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[Digg] 200+ MPG Gun engine? - Adventures in Engineering — LiveJournal
The wanderings of a modern ronin.

Ben Cantrick
  Date: 2006-05-04 00:52
  Subject:   [Digg] 200+ MPG Gun engine?
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http://pesn.com/2006/05/02/9500266_Gun_Engine/

http://peswiki.com/index.php/Directory:Gun_Engine

The Gun engine works by harnessing detonation (fuel explosions) instead of the normal rapid burning of fuel (deflagaration) that our current engines use. Detonation is a LOT more energetic than deflagaration. So energetic, in fact, that it destroys car engines (usually by blowing apart the pistons inside the engine) when it occurs. The fact that the guy's prototype, while 92% efficient, destroyed its own crankshaft while running shows you how powerful detonation really is. The fact that his pistons haven't blown up certainly shows some promise, though.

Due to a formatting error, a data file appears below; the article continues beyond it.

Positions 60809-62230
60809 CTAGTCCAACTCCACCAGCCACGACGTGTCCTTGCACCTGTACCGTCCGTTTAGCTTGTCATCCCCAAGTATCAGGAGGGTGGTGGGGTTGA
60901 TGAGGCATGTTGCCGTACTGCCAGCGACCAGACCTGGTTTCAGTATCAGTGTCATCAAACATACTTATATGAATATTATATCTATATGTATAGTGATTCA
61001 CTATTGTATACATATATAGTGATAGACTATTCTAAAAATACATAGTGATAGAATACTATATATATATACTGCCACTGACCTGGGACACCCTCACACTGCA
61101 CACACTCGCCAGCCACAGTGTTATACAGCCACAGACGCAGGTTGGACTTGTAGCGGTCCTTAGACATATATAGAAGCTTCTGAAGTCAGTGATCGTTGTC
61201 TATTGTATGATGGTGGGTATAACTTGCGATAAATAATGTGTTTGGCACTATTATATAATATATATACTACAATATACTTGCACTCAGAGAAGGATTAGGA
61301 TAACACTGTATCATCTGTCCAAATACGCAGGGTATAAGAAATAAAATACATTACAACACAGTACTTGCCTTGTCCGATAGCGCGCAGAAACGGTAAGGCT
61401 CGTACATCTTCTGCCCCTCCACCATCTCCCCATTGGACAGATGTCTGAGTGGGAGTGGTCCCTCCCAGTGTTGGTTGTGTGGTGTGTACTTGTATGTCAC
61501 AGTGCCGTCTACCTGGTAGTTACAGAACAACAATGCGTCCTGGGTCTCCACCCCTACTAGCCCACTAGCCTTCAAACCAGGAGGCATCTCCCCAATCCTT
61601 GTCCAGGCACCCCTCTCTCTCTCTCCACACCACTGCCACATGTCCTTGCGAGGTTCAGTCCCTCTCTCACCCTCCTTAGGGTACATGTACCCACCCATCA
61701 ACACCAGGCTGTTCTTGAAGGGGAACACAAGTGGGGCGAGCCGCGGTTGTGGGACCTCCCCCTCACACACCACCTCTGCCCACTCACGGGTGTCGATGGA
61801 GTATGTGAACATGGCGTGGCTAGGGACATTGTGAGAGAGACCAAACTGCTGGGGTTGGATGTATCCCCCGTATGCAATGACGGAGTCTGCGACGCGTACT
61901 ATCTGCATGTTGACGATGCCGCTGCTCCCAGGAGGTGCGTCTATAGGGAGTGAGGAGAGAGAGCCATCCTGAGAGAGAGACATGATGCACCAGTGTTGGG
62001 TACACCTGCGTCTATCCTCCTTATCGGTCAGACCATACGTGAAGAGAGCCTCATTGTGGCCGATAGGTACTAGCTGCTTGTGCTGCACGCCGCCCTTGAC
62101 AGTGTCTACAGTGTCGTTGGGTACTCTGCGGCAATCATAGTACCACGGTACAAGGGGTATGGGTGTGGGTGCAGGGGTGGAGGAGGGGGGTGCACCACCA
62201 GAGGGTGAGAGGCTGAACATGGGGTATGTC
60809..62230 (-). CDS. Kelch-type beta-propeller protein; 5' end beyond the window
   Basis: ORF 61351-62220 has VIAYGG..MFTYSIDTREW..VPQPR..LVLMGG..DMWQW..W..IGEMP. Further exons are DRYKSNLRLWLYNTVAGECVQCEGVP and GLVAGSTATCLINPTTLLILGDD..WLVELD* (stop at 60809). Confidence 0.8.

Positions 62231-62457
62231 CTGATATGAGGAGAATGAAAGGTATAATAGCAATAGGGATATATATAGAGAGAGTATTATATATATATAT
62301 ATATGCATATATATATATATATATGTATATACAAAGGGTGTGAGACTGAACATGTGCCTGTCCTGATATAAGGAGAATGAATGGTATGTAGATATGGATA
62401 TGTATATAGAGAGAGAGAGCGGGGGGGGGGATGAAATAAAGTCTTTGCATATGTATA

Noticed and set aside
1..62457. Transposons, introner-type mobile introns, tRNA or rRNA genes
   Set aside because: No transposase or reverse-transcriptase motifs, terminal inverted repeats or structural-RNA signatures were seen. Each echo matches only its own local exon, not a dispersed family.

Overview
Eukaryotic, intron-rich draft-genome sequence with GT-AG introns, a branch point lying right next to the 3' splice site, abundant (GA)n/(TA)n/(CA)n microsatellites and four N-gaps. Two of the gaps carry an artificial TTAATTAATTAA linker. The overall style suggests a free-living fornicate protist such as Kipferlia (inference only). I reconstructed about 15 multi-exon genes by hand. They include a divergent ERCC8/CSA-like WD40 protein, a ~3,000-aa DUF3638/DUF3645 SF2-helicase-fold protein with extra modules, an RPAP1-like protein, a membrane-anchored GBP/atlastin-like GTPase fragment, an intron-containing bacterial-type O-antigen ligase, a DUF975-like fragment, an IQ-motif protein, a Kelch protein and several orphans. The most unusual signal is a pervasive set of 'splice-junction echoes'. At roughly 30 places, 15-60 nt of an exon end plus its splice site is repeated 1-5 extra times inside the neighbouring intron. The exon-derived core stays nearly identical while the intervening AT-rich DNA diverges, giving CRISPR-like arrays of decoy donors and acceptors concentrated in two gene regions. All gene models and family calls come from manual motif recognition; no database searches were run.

In any event, color me skeptical. I have no problem believing that there's a much better way to do things than the current 30-35% efficient gasoline engines in all our cars. (Which happens, ironically, because we run our engines far too cool. The temperature differential puts the upper bound on the efficiency of an internal combustion engine.) But 220 MPG seems like fantasy. Though, I suppose, if my Civic can get 45 MPG now, and this guy's claims of quadruple efficiency are actually true, 150 MPG might be possible. Well, this will just have to be one place where I'll just have to hope my skepticism is unfounded...
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osmium_ocelot: Linna
  User: osmium_ocelot
  Date: 2006-05-04 11:56 (UTC)
  Subject:   (no subject)
Keyword:Linna
"You can harness diesel detonation fairly easily, but gasoline detonation tends to pulverize even the strongest alloys when used in a conventional piston/rod/crank design."

one wonders if you could harness this energy with a piston/fluid/drive design. In addition to doing the work, the fluid would act as a shock absorber and lessen the stress on the piston head. There's a waterwheel design (invented I can't remember when) that is something like 90 odd percent efficent at transfering energy. Still used in water turbines today.

:::shrugs::: But I really don't know anything and I'm speculating out my ass.

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